Sustainable, green landscapes possible

John Young, Gill, Daniel J., Owings, Allen D.  |  8/29/2008 11:24:50 PM

News You Can Use -- Sustainable Landcapes, Distributed 08/29/08

Sustainability and “green” are commonly used words in mainstream media. We think of gardening and yard care as green activities, but many of our practices are not green at all, such as overusing pesticides and fertilizers.

We horticulturists used to associate “green” with certain businesses, such as wholesale nursery growers, retail garden centers and landscape installation/maintenance companies.

Today, green typically describes practices that focus on sustainability and that reduce our “footprint” on the environment. These practices include finding alternative energy sources, conserving energy and using recycled or sustainable building materials and techniques.

Sustainability for the home landscape means using pesticides less often, using less fertilizer or switching to slow-release fertilizers, mowing less often, selecting the right plant for the right location, managing and minimizing irrigation, controlling urban storm water, mulching to control weeds and many other options.

All of these practices come together in a landscape that provides an attractive environment using plant material that is suitable for the local climate.

Fortunately, the desire to use fewer pesticides, less fertilizer and less irrigation water and to include more native plants in the landscape is at an all-time high.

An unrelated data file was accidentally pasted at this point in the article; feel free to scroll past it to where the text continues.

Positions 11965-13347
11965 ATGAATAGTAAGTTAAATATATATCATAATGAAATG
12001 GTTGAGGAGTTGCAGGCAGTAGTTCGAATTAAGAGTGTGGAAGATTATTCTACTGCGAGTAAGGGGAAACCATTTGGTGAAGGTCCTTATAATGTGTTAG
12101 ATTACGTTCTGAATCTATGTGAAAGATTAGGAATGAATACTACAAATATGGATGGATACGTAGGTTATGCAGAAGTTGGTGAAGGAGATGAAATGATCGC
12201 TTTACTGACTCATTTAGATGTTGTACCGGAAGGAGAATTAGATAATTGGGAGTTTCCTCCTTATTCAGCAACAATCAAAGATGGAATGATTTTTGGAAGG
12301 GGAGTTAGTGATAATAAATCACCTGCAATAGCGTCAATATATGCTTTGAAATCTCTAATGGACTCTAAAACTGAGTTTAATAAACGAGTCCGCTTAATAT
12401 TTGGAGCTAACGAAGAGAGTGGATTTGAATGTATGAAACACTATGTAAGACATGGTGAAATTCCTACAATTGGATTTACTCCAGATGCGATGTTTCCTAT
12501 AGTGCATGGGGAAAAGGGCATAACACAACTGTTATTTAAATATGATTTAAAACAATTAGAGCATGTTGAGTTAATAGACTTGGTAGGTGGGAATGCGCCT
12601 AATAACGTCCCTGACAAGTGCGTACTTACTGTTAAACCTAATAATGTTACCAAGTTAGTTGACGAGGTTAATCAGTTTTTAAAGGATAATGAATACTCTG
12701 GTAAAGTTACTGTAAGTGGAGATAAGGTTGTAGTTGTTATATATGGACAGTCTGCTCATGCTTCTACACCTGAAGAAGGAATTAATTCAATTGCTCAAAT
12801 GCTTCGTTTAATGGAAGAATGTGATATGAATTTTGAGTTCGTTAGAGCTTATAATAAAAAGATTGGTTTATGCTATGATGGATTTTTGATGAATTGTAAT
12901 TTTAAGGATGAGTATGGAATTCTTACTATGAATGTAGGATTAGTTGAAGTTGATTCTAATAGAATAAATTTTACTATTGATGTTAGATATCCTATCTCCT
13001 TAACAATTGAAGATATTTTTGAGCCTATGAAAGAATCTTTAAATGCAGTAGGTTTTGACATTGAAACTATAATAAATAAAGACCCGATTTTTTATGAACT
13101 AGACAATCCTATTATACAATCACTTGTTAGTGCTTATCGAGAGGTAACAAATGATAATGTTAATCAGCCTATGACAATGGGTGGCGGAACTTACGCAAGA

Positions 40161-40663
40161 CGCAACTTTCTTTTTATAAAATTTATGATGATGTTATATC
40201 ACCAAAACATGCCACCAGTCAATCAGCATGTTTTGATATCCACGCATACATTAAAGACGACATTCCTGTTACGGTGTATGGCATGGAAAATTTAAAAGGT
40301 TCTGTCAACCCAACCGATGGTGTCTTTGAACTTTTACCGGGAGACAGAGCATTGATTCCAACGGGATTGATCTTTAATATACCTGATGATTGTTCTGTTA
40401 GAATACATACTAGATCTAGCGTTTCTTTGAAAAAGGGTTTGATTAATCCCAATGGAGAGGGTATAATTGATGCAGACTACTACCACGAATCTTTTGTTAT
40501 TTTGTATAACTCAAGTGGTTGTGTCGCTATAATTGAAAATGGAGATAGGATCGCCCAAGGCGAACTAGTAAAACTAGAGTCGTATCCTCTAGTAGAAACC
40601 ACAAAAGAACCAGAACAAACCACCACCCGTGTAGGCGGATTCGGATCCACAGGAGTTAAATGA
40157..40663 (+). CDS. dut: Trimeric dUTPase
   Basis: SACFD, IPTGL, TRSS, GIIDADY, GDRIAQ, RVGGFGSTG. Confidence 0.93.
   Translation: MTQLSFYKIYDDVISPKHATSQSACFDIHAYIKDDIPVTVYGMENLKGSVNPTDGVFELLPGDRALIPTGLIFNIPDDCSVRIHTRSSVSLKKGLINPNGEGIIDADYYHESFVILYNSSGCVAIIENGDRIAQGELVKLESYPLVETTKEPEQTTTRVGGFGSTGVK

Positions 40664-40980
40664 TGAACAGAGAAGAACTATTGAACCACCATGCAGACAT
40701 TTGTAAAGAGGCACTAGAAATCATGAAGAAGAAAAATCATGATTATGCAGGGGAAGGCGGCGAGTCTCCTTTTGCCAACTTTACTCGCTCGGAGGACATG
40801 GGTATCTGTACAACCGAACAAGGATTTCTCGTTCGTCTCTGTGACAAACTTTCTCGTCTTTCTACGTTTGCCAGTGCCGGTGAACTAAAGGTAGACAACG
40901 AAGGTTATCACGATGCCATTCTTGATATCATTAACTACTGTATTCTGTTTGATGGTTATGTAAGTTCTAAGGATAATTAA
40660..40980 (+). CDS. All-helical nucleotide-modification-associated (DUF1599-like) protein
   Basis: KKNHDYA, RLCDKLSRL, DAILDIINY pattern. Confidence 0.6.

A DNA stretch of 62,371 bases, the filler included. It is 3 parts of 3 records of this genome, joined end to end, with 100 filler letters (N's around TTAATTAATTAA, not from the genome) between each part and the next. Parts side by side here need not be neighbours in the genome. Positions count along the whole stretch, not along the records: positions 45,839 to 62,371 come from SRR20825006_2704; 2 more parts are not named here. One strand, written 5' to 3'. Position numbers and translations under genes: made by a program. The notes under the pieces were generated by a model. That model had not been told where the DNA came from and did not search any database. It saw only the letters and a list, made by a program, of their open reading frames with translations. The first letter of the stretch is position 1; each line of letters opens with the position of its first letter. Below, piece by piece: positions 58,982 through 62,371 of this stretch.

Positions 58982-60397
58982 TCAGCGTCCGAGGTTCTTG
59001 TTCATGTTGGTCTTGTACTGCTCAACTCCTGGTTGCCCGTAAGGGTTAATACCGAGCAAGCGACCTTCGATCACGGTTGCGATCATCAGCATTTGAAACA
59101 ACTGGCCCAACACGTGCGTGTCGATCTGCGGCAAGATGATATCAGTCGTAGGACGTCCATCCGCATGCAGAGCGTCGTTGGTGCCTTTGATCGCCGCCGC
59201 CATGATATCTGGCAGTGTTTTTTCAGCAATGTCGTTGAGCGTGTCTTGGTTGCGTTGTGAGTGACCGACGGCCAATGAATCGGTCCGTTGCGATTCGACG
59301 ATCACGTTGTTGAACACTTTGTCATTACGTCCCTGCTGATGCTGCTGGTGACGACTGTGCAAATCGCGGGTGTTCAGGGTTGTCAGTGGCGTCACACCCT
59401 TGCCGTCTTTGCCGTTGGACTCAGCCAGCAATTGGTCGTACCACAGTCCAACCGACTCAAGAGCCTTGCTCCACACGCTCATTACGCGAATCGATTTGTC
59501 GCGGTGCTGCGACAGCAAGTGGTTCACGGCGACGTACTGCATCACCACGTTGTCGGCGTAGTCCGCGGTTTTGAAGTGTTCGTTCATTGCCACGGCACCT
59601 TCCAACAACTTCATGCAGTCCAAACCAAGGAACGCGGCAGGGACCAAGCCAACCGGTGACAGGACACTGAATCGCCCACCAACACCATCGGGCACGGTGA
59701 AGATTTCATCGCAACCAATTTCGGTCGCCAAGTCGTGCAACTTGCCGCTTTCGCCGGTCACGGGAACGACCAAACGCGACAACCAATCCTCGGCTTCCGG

Sustainable principles and practices are being demonstrated in a new educational program by the LSU AgCenter – the LaHouse Home and Landscape Resource Center. The 7-acre site offers a great educational tool for home gardeners. You can see sustainable landscape practices in action. It is open to the public.

Monthly educational programs are scheduled as well, starting this month: Sept. 12, fall vegetables; Oct. 17, cool-season bedding plants; Nov. 14, tree planting and selection; and Dec. 5, cold protection in the landscape. The presentations will be made by LSU AgCenter horticulturists John Young and Dan Gill.

A companion program, “Louisiana Yards and Neighborhoods,” is also available. It focuses on seven landscape principles: choose the right plant for the right place, water efficiently, maximize mulch and recycle yard waste, fertilize efficiently, manage yard pests, protect surface water and wetlands and provide for beneficial wildlife habitats.

LaHouse is located near the intersection of Burbank Drive and Nicholson Drive (La. Hwy 30) in Baton Rouge across the street from the new LSU baseball stadium and next to the LSU Golf Course parking lot.

More information on home gardening and LaHouse is available at www.lsuagcenter.com, www.louisianahouse.org and www.lsuagcenter.com/lyn.

###

Contact: Dan Gill at (225) 578-2222 or dgill@agcenter.lsu.edu
Contact: Allen D. Owings at (985) 543-4125 or aowings@agcenter.lsu.edu
Contact: John Young at (225) 578-2415 or 578-2222 or JoYoung@agcenter.lsu.edu
Editor: Mark Claesgens at (225) 578-2939 or mclaesgens@agcenter.lsu.edu

Rate This Article:

Have a question or comment about the information on this page?

Innovate . Educate . Improve Lives

The LSU AgCenter and the LSU College of Agriculture

Top